Fun and wit are the key ingredients of Hewitt’s performance, characteristics she supplies in tandem with an agreeable degree of classical detachment. But time for a comparison, Emil Gilels recorded in 1980 (Deutsche Grammophon 4231362, now licensed to Presto). In the introduction Gilels is steelier in the drama and contrast of dynamics, with weightier loud passages and investing more contemplative glow and rapt silence in the soft ones. His staccato has a quieter humour than Hewitt’s, yet a clearly present one. The elements of the gradation of presentation from two to four voices are more sharply delineated, the four voice one really triumphing. The first full presentation of the theme really skips, with Gilels not modest about showmanship. Gilels’ Variation 1 is more joyous; his Variation 2 ripples with more ecstasy; his Variation 3 is boisterously uninhibited: he seems more comfortable with this rougher manner of Beethoven than Hewitt. In Variation 4, however, I missed Hewitt’s light right-hand, though Gilels’ semiquavers in the left streak along. In Variation 5 Gilels doesn’t match Hewitt’s delicacy while in Variation 6 he shows less contrast and variety of mood, his main emphasis being one of purposeful busy-ness. Gilels’ Variation 7 is trimly staccato, but his second part ff stomps are more of a shock than Hewitt’s. Hewitt conveys the variations as a series of studies, rather like visiting an exhibition. With Gilels you’re swept along in a continuous narrative which makes you eager and alert to keep listening.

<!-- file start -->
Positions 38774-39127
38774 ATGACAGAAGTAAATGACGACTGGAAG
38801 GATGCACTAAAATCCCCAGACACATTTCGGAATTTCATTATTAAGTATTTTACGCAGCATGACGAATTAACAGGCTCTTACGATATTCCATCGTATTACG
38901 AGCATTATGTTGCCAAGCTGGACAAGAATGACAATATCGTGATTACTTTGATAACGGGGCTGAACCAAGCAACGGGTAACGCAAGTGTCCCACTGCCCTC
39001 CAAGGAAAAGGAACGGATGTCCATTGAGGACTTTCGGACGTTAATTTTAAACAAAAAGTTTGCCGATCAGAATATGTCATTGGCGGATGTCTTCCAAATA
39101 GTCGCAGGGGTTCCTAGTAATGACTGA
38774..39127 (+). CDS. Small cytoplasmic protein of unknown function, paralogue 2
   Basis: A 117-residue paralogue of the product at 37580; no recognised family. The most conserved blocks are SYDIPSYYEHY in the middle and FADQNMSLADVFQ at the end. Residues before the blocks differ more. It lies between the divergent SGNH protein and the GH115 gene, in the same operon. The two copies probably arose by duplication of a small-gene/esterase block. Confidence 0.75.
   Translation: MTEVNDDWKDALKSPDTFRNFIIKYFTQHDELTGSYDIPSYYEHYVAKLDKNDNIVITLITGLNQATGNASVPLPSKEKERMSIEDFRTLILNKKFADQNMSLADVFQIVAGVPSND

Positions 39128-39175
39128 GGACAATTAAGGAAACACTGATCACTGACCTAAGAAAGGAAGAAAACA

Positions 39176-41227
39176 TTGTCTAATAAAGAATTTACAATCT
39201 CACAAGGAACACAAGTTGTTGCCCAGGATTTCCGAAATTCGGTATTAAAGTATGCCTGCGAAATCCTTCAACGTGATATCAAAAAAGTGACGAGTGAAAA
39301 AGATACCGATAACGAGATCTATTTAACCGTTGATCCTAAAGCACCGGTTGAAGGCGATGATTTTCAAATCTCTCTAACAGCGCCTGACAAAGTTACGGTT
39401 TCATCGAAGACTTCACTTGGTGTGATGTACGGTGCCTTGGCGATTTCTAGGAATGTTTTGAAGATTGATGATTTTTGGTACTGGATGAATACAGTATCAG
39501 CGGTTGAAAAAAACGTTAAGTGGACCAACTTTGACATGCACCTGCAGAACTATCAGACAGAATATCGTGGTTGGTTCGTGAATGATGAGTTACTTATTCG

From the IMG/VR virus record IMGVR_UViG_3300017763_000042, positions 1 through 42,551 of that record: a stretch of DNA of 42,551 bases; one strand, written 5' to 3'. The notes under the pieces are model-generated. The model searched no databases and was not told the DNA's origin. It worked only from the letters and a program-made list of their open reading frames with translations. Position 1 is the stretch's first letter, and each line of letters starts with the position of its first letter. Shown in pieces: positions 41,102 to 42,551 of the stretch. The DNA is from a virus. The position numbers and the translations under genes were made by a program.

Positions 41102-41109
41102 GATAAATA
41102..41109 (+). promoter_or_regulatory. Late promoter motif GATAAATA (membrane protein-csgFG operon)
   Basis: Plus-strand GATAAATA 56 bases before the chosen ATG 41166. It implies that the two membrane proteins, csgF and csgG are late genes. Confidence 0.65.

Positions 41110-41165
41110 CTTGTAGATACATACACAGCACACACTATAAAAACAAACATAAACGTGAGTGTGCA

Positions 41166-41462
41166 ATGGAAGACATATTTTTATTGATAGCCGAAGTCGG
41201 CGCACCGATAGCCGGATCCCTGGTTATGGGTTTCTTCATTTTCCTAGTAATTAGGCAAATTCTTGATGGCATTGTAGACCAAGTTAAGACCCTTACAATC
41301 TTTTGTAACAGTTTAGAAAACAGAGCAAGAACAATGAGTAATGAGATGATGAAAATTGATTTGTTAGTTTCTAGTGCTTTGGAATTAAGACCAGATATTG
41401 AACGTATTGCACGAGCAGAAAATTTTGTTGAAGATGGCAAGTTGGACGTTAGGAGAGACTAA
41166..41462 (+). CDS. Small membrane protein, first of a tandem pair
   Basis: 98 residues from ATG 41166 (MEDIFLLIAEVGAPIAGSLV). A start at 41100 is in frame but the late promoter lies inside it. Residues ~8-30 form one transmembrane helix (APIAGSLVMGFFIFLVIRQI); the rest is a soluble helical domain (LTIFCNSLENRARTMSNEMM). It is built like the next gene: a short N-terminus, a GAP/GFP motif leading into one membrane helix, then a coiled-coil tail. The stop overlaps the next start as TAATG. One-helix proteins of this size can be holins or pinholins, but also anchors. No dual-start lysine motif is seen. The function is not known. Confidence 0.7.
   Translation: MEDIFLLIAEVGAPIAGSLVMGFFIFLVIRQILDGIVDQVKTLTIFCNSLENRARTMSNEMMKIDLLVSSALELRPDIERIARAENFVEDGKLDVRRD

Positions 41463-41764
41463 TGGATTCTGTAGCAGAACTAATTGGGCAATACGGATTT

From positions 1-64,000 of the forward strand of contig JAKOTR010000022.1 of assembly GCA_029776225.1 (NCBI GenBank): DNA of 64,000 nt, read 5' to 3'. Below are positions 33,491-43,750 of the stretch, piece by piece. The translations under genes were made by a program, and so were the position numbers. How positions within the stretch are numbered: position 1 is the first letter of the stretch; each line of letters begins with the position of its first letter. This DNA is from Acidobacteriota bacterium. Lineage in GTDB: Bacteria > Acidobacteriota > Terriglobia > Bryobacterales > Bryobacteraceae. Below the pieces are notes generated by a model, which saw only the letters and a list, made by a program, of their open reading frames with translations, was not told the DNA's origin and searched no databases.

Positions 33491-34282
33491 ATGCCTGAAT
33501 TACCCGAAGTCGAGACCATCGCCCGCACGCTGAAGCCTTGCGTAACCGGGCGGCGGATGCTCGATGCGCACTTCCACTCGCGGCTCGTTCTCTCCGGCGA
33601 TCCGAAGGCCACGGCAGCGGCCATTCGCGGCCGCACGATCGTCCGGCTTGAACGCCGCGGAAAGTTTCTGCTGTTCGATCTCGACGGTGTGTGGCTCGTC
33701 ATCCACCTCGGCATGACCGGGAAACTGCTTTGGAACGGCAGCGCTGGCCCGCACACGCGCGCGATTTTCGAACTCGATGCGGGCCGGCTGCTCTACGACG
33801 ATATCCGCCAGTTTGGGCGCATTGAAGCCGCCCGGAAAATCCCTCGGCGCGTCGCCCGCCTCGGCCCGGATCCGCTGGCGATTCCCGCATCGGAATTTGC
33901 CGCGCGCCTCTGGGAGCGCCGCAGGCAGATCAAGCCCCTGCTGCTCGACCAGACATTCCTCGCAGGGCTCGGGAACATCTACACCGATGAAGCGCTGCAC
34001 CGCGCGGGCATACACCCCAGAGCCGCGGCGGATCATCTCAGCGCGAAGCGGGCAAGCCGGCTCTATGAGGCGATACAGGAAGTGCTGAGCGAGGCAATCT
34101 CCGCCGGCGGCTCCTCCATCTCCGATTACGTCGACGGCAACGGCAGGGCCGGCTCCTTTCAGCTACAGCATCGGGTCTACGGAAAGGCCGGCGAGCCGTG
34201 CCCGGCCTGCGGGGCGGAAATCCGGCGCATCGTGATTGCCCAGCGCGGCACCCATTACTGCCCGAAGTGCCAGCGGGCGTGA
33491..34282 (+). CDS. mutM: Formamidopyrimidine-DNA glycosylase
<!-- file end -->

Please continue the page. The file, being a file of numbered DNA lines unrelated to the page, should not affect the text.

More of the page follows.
Returning to Hewitt, Variation 8 (8:40) is a delicious surprise: a gentle pp meditation in left-hand crotchets to a low-lying right-hand accompaniment of rippling semiquavers. From Hewitt wistfully rhapsodic, it seems to anticipate Brahms in manner but is lighter in tone, the second part in the right hand exquisite, despite the recurring boom of the ff B flat in the bass. Variation 9 (9:38) has a sforzando octave higher B flat recurring in the bass, preceded by grace notes. The convivial bounce of Hewitt’s right hand has to carry this rather irritating clamour. Variation 10 (10:18) is right-hand scurrying semiquavers over pointed left-hand quavers. Its second part returns to those early three stomps now seeming far from home, yet delivered with great conviction by Hewitt.
Gilels’ Variation 8 lacks the wistfulness of Hewitt’s because his accompaniment is more marked, yet the resultant greater clarity overall makes the thematic progression clearer. Similarly, in Variation 9 Gilels takes pains to make the overall line clear and then he can make the articulation very heavy without appearing gauche, like Hewitt’s. In Variation 10 Gilels surprises with a more delicate right hand than Hewitt and a more appreciable equipoise with the left hand. The firm climax of the second part is then urbanely dismissed.
Back to Hewitt for Variation 11 (11:01), all charm and cheekiness, with a tinselly upper register right-hand determined to garnish everything, like a piccolo upstaging a violin. Hewitt enjoys this, particularly the coyness early in the second section. Variation 12 (11:47) steels in with alternating soft, rising phrases in semiquavers from the right hand and loud, falling ones from the left. Again, an early climax in the second part evaporates into soft exchanges between the hands before this time closing with ff repartee. Variation 13 (12:30) sounds from Hewitt the high point of comedy and skittish abandon. A skeleton of the theme appears in crunching appoggiaturas in the right hand. Hewitt fully embraces this rawness.